officer w Education: BBA, with distinction,

University of Michigan; JD, cum laude, University of Minnesota Law School w Political experience: None w Family: Married, 3 children, and 3 dogs w Campaign website: http:// www.wilsonforprobatejudge.com/ What makes you qualified for this position? Over my 26-year career as an attorney, I have dem-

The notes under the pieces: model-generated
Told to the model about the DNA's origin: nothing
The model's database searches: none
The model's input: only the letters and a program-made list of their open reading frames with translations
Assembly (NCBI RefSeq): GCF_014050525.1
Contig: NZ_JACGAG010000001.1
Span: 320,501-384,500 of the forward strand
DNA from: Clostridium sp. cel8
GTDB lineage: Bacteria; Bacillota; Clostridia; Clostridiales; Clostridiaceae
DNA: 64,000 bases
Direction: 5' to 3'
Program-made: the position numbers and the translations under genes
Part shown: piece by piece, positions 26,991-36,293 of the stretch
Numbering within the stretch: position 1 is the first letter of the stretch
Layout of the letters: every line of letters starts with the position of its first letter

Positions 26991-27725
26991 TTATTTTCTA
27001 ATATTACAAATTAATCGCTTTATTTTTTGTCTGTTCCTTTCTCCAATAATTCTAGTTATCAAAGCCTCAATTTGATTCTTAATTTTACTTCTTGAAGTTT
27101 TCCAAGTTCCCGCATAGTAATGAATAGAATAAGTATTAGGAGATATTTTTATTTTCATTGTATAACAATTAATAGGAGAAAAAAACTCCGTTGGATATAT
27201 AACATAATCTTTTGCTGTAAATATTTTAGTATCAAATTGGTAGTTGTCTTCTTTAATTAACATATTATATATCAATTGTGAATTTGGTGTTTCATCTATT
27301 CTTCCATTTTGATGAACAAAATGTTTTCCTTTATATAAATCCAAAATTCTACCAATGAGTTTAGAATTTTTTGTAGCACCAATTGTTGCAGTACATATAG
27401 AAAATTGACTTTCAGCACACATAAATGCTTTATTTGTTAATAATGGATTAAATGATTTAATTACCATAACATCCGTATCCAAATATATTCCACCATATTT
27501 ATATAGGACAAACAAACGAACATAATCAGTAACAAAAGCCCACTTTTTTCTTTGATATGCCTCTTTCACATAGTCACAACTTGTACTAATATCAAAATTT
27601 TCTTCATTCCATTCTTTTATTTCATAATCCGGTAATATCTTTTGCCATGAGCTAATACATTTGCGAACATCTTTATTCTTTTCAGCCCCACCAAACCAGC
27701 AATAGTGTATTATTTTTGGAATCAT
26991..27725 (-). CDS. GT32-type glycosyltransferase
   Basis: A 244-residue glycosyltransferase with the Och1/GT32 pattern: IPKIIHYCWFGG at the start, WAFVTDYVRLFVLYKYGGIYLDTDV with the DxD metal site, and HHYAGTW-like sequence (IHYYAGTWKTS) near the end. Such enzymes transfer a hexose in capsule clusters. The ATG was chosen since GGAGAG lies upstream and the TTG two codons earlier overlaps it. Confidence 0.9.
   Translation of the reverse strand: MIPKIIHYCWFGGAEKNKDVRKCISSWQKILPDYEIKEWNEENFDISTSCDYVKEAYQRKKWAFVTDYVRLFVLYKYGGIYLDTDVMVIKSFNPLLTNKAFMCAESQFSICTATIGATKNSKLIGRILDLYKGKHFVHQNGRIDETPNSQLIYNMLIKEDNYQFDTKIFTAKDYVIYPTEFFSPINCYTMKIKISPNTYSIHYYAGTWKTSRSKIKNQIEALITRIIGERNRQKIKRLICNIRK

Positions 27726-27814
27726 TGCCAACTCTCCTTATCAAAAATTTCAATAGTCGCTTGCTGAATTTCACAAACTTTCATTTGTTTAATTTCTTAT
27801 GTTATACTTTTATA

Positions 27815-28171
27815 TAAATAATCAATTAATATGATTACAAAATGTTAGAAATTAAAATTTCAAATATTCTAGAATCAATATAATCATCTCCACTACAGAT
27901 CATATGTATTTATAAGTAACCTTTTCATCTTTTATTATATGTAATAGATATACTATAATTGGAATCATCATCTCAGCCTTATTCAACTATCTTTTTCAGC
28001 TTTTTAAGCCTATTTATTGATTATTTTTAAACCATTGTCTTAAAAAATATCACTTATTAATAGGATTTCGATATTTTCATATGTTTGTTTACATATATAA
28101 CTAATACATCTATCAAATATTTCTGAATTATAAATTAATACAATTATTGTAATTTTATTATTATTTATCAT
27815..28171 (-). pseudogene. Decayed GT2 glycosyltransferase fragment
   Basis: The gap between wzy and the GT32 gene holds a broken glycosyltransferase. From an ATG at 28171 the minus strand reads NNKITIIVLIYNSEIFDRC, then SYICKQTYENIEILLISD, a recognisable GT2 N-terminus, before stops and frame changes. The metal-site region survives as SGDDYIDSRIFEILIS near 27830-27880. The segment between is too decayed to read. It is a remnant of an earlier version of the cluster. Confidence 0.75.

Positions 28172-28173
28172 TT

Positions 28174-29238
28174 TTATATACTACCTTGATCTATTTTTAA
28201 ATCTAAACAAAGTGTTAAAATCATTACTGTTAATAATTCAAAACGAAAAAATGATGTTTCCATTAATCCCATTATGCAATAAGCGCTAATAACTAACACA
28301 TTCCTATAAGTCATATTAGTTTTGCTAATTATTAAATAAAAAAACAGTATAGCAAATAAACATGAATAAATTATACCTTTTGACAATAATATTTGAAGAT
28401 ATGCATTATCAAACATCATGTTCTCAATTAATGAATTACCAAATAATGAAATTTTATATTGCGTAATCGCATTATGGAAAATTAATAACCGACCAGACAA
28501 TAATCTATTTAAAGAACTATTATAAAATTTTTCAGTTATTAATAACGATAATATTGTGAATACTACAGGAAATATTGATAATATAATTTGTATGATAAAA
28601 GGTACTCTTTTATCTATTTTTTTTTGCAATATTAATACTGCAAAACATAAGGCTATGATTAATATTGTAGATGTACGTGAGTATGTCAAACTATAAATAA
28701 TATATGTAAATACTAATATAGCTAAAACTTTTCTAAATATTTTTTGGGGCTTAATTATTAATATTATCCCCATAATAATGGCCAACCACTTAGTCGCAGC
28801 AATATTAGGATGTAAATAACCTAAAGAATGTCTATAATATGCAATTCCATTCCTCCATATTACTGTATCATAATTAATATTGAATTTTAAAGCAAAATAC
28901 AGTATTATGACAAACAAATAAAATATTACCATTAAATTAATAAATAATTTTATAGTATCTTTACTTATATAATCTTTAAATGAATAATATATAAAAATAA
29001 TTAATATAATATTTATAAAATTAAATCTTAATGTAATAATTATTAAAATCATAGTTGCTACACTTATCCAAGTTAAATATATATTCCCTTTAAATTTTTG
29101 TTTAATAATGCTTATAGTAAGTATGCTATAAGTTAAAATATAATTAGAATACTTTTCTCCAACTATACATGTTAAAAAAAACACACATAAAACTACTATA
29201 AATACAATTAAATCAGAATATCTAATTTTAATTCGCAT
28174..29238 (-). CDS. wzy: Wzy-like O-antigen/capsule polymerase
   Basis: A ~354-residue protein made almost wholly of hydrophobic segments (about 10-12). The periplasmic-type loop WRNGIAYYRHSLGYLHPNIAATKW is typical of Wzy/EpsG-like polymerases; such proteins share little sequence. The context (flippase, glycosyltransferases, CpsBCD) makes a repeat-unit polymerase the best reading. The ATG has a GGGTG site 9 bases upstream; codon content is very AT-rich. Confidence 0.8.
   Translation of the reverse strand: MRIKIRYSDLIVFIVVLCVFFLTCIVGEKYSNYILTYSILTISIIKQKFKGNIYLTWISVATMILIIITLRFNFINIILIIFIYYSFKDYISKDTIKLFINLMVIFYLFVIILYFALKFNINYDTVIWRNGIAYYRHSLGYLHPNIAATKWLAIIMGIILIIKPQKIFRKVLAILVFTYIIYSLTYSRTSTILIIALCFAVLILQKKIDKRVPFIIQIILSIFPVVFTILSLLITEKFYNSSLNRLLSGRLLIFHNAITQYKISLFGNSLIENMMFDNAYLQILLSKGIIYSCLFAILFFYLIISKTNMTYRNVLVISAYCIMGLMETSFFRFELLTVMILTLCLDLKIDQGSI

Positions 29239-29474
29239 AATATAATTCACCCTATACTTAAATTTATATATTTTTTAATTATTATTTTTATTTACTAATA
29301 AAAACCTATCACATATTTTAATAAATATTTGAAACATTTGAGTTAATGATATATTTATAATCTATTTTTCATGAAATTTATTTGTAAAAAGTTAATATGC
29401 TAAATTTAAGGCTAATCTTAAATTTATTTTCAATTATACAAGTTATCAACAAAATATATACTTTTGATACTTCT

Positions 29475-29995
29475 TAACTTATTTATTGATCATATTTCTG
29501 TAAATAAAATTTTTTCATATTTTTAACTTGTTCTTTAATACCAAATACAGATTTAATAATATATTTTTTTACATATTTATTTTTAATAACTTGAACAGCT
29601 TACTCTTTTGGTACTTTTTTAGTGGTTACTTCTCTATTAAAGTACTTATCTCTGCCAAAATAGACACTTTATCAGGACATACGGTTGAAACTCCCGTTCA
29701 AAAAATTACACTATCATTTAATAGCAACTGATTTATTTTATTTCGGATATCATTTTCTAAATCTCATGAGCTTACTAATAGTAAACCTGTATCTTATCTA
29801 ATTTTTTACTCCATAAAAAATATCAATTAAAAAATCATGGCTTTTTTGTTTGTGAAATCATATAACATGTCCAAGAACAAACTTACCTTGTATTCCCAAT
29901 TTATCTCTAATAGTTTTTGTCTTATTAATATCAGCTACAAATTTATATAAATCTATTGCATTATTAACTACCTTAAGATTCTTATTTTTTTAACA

onstrated that I am an advocate for families, children and the elderly. I firmly believe that children and teens learn what they experience and live. I am deeply committed to family values and will protect our children and elderly. This will be my first priority. I have dedicated the past 21 years concentrating my law practice in the area of probate law earning the highest rating for legal ability and ethical standards by a leading peer review organization. I have received a Certificate of Completion in the areas of probate and estate planning issued by the Institute of Continuing Legal Education and the Probate and Estate Planning Section of the State Bar of Michigan. I have been a member of the Probate and Estate Planning Section of the State Bar of Michigan for over 20 years. I am the co-chair of the Probate and Trust Section of the Ingham County Bar Association, and am a long-standing member of the Greater Lansing Estate Planning Council. I write a regular monthly column, entitled “Estate Strategies”, in the Ingham County Legal News, and am recognized as an attorney with probate and estate planning expertise within the local legal community. I have a second career as a U.S. Naval officer. After completing 3 years of active duty in 1988, I have spent the past 22 years in the U.S. Navy Reserves in the Judge Advocate General’s Corps. I am a Captain and currently assigned as the Staff Judge Advocate for the Navy Region Midwest, Reserve Component Command, Great Lakes, Illinois. My legal and military experiences have prepared me to be an effective leader and probate judge. All areas of government are under pressure to improve efficiency. What are your suggestions for improving the efficiency of this court? As a Naval officer with over 25 years of military experience, my courtroom will be run with discipline and efficiency. I also have a strong background as an executive and leader. I was the President of the largest Eaton County law firm for 7 years and managed an annual budget in excess of $2,000,000, including 20 employees. In addition, I have served as a Commanding Officer for 2 separate naval reserve units. With total responsibility for the men and women under my command and the allocated budgets, I demonstrated a high level of competency for management and administrative matters. On 2 separate occasions, I was awarded a Meritorious Service Medal for my outstanding performance as a Commanding Officer.